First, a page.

Cylindrocarpon anamorph of Nectria galligena infects and damages cankered branch of Malus
Other: major host/prey

Foodplant / saprobe
perithecium of Nectria peziza is saprobic on dead, often rotten stump of Malus
Remarks: season: 8-12

Foodplant / feeds on
Cylindrocarpon anamorph of Nectria radicicola feeds on Malus

Plant / associate
perithecium of Nitschkia parasitans is associated with dead branch of Malus
Remarks: season: 9-5

Foodplant / internal feeder
larva of Obrium cantharinum feeds within wood of Malus

Foodplant / feeds on
Orthotylus marginalis feeds on Malus

Foodplant / parasite
fruitbody of Oxyporus populinus parasitises live wood of Malus

Foodplant / pathogen
colony of Penicillium dematiaceous anamorph of Penicillium expansum infects and damages soft, brown, rotten, musty-smelling fruit of Malus
Other: major host/prey

Plant / associate
fruitbody of Perenniporia ochroleuca is associated with live trunk of Malus

Foodplant / saprobe
conidioma of Phlyctema coelomycetous anamorph of Pezicula alba is saprobic on fruit of Malus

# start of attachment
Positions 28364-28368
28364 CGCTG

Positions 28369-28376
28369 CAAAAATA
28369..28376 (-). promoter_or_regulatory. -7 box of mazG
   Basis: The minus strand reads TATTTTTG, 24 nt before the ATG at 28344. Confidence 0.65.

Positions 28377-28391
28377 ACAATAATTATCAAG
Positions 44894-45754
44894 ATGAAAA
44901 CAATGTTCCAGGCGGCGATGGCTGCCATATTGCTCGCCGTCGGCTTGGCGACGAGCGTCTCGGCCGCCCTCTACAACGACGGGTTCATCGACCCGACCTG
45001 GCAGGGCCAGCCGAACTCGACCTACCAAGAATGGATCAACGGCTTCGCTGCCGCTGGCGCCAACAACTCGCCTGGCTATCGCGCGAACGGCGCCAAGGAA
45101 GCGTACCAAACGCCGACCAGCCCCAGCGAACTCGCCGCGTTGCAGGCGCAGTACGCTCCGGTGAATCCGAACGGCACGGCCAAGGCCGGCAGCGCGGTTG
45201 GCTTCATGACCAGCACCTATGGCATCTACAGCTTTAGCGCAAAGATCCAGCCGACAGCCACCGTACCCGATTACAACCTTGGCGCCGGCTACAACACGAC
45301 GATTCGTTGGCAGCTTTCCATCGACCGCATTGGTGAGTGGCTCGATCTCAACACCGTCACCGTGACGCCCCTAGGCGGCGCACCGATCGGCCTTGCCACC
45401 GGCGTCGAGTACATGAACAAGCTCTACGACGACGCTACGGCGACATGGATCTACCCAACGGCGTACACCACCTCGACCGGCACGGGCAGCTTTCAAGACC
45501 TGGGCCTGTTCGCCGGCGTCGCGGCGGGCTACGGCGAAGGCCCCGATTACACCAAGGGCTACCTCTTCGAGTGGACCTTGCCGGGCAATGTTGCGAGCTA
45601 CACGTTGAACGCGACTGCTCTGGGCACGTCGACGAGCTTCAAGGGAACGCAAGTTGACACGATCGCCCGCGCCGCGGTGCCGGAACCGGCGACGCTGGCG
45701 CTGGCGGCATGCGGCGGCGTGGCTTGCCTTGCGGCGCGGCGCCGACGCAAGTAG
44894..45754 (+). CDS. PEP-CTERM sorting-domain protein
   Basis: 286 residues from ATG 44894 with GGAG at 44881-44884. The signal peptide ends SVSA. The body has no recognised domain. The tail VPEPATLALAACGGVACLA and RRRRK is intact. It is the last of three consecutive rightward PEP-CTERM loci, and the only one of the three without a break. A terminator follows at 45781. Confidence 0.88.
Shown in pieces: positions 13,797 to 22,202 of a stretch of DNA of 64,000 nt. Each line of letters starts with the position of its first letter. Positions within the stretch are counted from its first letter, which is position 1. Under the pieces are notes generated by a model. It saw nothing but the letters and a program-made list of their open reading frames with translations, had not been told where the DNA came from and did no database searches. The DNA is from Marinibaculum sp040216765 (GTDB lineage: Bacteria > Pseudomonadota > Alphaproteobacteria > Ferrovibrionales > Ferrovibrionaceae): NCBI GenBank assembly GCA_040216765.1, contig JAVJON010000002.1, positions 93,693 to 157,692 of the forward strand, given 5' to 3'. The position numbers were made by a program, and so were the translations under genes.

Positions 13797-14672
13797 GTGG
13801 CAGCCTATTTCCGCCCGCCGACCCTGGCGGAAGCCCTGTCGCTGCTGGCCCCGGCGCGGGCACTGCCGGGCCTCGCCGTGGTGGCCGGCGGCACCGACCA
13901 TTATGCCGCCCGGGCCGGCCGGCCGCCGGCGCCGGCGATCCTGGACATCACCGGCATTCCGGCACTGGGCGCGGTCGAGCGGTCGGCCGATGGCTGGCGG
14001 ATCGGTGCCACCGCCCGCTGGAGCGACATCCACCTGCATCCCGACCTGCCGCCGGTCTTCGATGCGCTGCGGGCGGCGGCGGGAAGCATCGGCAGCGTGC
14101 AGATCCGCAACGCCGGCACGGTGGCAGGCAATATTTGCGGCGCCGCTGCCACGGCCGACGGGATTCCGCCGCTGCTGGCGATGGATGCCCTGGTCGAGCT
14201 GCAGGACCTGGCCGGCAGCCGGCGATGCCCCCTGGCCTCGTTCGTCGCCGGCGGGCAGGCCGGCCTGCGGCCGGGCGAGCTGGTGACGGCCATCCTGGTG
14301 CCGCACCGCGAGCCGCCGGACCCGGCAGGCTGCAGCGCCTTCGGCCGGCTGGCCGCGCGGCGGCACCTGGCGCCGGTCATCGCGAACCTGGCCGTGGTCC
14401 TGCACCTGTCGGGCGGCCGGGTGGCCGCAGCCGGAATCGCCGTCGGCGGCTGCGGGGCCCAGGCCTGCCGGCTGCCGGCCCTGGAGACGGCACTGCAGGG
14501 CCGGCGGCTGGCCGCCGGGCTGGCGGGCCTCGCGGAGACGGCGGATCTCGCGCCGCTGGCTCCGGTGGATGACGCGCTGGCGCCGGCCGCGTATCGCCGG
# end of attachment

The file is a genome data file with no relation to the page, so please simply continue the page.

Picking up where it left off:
Other: major host/prey

Foodplant / pathogen
conidioma of Cryptosporiopsis coelomycetous anamorph of Pezicula corticola infects and damages cankered bark of Malus

Foodplant / pathogen
conidioma of Cryptosporiopsis coelomycetous anamorph of Pezicula malicorticis infects and damages cankered branch of Malus

Foodplant / saprobe
fruitbody of Phaeomarasmius rimulincola is saprobic on dead, fallen twig of Malus

Foodplant / parasite
fruitbody of Phellinus igniarius parasitises live trunk of Malus
Other: minor host/prey

Foodplant / saprobe
fruitbody of Phellinus pomaceus is saprobic on dead Malus

Foodplant / saprobe
fruitbody of Pholiota squarrosa is saprobic on relatively freshly cut, white rotted stump of Malus

Foodplant / feeds on